Food and Nutrition

Guide to Eating Out in Gaborone | Gluten-Free Diaries

I was diagnosed as gluten intolerant over 20 years ago. I was living in the UK at the time and in those days, there was a growing awareness of gluten intolerance with some GF options on menus. Not all though, I remember going to a well-known Chinese Restaurant in Canterbury, and the manager telling me in no uncertain terms, that if I was gluten-intolerant, I shouldn’t have bothered coming! So, there was a lot of ignorance back then even in the more developed world. When I got back to Botswana, it was initially quite a struggle with several waiters and chefs completely confused as to what I was asking for. But over the last decade, things have changed considerably, and some places even offer specific GF dishes. With all my experience, I’ve put together this simple guide to eating out in Gaborone if you’re gluten-intolerant.

Be Positive and Patient. I used to get very frustrated when I’d say, “Is this Gluten-Free? and the waiter would be confused. But with time, I grew to see that many waiters hadn’t been trained on gluten-free diets. So, I adopted a more positive approach by explaining gluten intolerance and listing the foods/ ingredients I couldn’t have. What I’ve found to be very important is to explain that this isn’t a fad or lifestyle choice for me, and that eating gluten can have very serious consequences. This makes them very unlikely to dismiss you as a difficult patron. If you see they are uncomfortable, always ask if they prefer you to talk to the manager/ chef.

Be Prepared to Ask Questions. I always go for simple dishes which don’t come with a coating or sauce, or ones that can easily be made without a sauce. Once I’ve chosen a meal that looks safe, I then ask a few questions just to ensure there are no hidden ingredients. For example, have the baked potatoes been coated with flour to make the skins crispier? Are there any croutons in the salad? Does the salad dressing contain wheat or flour? Has the food been marinated in any sauce? Does the sauce contain flour or soy sauce? Does the dish come with any bread? These questions are important because even if a dish looks naturally GF, very often you’ll be surprised by an unexpected addition to the dish that wasn’t initially obvious or evident.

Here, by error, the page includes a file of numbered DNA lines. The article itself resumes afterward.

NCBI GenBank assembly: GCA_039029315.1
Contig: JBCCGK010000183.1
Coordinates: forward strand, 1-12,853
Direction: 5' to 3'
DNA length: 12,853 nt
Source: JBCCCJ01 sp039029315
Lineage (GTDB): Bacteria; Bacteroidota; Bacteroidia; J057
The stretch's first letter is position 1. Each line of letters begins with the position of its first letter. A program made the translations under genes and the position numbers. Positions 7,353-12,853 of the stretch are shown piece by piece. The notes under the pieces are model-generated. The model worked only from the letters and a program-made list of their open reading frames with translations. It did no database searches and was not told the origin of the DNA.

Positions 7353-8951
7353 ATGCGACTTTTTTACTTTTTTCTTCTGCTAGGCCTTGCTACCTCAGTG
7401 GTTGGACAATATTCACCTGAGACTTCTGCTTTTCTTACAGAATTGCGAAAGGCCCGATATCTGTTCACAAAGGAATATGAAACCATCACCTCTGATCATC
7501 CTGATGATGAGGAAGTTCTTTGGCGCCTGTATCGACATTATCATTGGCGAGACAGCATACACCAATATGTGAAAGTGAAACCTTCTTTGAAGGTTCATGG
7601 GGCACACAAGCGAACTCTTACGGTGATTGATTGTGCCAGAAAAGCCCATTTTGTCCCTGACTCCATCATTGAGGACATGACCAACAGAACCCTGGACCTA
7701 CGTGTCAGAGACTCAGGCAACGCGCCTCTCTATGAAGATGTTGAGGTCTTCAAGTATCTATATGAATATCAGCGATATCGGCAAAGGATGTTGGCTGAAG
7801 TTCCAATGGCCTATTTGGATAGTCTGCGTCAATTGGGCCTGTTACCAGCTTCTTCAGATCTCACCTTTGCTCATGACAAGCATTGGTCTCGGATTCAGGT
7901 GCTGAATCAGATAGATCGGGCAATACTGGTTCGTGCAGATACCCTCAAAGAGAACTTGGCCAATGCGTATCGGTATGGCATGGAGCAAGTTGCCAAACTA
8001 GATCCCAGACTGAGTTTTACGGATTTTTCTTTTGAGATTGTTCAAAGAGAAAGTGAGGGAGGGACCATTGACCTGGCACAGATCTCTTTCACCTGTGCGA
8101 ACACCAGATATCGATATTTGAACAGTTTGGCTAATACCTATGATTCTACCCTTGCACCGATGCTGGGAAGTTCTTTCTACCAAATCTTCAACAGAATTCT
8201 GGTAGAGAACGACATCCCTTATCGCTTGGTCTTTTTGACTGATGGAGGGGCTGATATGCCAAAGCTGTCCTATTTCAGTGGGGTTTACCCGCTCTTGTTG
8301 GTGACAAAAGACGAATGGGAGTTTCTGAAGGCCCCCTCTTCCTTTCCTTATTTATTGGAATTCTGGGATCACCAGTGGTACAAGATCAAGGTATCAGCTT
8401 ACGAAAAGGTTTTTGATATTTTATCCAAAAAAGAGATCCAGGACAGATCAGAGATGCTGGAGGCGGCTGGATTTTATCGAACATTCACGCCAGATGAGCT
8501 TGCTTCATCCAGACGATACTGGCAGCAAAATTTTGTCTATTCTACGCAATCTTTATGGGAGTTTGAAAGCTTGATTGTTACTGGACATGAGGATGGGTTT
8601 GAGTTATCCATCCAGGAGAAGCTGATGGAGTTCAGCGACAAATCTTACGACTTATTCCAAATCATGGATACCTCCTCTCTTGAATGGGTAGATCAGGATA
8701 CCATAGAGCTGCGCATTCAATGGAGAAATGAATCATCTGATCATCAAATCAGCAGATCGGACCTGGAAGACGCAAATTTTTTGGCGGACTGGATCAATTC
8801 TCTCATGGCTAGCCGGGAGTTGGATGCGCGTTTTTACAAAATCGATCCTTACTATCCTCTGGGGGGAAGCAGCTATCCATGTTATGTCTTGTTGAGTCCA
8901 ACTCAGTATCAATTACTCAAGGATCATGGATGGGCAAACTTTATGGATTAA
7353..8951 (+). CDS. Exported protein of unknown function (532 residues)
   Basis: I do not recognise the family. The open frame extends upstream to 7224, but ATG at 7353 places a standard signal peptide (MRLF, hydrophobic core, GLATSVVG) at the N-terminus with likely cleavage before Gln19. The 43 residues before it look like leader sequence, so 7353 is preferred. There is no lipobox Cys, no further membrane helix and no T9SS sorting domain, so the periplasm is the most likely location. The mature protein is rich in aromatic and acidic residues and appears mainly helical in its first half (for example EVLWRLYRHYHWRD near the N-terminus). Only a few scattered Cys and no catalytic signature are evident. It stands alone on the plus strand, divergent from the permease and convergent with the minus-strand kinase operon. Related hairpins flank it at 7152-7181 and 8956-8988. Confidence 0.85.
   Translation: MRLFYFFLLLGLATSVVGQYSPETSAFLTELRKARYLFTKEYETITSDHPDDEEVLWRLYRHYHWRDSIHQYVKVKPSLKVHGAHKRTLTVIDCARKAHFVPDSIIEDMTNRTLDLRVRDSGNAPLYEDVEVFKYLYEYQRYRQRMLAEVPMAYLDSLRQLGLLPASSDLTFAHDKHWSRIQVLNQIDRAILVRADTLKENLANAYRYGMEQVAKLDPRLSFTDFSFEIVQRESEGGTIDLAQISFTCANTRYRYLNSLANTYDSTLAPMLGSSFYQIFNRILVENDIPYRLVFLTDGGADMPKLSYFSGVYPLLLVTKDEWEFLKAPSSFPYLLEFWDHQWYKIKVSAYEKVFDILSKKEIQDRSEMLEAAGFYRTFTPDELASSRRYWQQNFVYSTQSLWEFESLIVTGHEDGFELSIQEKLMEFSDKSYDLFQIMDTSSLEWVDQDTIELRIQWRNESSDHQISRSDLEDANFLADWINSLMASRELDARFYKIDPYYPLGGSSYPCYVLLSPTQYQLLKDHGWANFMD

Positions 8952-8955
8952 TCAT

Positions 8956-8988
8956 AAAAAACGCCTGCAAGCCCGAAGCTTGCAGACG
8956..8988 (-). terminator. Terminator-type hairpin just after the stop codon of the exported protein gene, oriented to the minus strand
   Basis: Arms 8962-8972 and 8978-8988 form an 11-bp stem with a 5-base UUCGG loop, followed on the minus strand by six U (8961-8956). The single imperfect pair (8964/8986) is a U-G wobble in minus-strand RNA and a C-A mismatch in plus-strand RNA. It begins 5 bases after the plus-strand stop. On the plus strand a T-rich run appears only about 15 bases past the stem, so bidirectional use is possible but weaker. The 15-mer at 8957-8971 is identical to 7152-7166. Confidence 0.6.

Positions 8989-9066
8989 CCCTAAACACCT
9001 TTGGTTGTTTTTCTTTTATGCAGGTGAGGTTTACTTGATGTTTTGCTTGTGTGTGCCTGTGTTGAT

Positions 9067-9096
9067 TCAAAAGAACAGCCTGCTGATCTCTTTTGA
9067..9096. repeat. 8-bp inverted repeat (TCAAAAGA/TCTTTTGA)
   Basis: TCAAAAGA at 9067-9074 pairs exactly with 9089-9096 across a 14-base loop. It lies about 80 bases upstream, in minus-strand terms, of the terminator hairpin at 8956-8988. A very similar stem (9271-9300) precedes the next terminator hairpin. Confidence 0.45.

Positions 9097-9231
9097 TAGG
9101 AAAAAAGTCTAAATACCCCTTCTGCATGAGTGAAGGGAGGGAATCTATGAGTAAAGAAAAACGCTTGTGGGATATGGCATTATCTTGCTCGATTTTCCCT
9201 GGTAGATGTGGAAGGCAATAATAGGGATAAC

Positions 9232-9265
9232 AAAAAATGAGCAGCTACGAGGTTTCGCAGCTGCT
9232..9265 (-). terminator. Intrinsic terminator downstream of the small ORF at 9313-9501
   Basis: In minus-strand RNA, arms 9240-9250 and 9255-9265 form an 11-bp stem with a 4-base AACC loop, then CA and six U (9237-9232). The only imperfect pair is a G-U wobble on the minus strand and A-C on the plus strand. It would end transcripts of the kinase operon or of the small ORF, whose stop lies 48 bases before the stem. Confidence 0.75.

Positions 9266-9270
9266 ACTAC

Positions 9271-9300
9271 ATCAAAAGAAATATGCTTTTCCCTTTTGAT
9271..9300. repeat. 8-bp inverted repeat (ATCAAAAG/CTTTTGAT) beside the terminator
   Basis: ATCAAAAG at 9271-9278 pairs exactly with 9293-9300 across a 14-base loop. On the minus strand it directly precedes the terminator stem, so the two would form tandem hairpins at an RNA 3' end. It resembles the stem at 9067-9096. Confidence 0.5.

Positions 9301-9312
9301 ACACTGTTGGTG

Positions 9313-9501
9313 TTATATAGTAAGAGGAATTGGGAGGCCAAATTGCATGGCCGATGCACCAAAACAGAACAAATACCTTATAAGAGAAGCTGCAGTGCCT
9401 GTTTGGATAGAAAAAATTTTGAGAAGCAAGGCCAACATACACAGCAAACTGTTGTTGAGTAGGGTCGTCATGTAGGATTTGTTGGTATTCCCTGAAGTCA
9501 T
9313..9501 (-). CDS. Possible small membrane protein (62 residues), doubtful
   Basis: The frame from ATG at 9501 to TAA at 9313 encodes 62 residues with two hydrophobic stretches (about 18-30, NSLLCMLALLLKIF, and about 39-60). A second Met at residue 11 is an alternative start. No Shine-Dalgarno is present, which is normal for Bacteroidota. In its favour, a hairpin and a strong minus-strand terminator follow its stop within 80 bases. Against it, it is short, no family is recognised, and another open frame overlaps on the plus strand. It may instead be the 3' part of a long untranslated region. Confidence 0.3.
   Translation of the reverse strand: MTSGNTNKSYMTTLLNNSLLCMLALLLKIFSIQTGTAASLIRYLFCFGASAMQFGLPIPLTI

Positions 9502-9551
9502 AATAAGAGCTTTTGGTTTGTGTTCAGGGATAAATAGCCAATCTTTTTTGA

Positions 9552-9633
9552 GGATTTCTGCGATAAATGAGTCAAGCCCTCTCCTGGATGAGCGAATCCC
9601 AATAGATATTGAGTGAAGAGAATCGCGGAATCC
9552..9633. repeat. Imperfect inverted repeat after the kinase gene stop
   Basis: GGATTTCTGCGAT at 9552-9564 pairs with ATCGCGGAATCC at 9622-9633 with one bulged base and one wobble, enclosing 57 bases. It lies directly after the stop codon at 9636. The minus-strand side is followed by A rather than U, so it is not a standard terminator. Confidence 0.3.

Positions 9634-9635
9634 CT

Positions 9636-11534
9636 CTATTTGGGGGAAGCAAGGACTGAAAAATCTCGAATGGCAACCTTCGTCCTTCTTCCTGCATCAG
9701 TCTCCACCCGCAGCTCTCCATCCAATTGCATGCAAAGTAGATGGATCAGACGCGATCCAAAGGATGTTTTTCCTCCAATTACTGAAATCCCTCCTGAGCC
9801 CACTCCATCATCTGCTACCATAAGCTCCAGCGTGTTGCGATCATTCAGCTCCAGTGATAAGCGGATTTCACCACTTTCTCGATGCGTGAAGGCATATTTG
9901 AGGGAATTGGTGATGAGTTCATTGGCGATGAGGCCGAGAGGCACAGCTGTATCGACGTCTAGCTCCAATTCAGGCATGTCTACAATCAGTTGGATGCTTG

Don’t Expect Your First Choice. Very often, you’ll choose something from the menu – and some key ingredients will be out of stock, so you are forced to look for another meal on the menu. As the meals you can have are usually limited, this can be quite frustrating. Sometimes, you won’t find anything. For example, an Indian Restaurant will almost always have several naturally GF choices, but a Chinese Restaurant or pizza place or hamburger joint won’t. Typically, I won’t visit places that are highly unlikely to be GF-friendly; but if I’ve been invited to them by friends or colleagues, I’ll usually have something to snack on beforehand just so I’m not starving.

Choose a Restaurant that has Gluten-Free Options. My friends have always been considerate about where we go out, and I’ve typically said, I don’t mind where we go as most menus will have at least a couple of options which are naturally gluten free or can easily be modified without too much hassle. But what’s incredibly exciting is that in the last few years, more restaurants have special gluten-free items on the menu (which are typically not gluten free), for example, pasta, pizza, bread and hamburgers. Restaurants I frequent include Sanitas (for pizza), The Daily Grind (for sandwiches), Primi Piatti (for pasta), and The Studio Cafe (for hamburger and pasta).

If You Have a Craving, Call Ahead. BUT even for these restaurants, if you’re going because you have a particular craving for one of their special gluten-free meals, call ahead, as sometimes these items are not in stock and you’ll be very disappointed if you don’t find it!

I hope you find this guide to GF eating out in Gaborone useful! If you are gluten-intolerant, what other tips and tricks should I add to this list? Do you have some great go-to places for gluten-free options where you live?

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